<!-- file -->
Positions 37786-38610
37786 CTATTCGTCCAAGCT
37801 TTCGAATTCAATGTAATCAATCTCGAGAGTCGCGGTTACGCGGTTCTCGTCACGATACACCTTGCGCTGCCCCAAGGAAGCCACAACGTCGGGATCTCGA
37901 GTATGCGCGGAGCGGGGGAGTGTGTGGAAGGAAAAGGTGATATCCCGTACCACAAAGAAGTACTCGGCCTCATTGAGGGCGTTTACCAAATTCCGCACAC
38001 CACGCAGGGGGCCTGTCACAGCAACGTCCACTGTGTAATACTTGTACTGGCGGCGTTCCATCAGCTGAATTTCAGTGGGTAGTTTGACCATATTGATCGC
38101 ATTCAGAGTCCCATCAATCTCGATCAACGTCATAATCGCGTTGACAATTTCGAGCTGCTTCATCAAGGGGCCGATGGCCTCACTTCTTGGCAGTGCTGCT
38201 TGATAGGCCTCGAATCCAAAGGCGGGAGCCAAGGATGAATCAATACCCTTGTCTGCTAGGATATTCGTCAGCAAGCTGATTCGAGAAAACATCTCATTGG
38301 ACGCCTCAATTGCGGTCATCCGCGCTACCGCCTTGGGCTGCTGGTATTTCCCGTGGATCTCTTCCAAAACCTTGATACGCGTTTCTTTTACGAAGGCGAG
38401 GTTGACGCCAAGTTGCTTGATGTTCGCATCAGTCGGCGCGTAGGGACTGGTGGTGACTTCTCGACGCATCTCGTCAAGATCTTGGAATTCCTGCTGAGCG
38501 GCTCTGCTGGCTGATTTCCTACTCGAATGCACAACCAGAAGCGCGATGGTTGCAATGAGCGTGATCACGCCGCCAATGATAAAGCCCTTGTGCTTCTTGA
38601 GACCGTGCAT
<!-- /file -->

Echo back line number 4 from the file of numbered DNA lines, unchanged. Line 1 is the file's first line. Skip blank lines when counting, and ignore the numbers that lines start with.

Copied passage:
37901 GTATGCGCGGAGCGGGGGAGTGTGTGGAAGGAAAAGGTGATATCCCGTACCACAAAGAAGTACTCGGCCTCATTGAGGGCGTTTACCAAATTCCGCACAC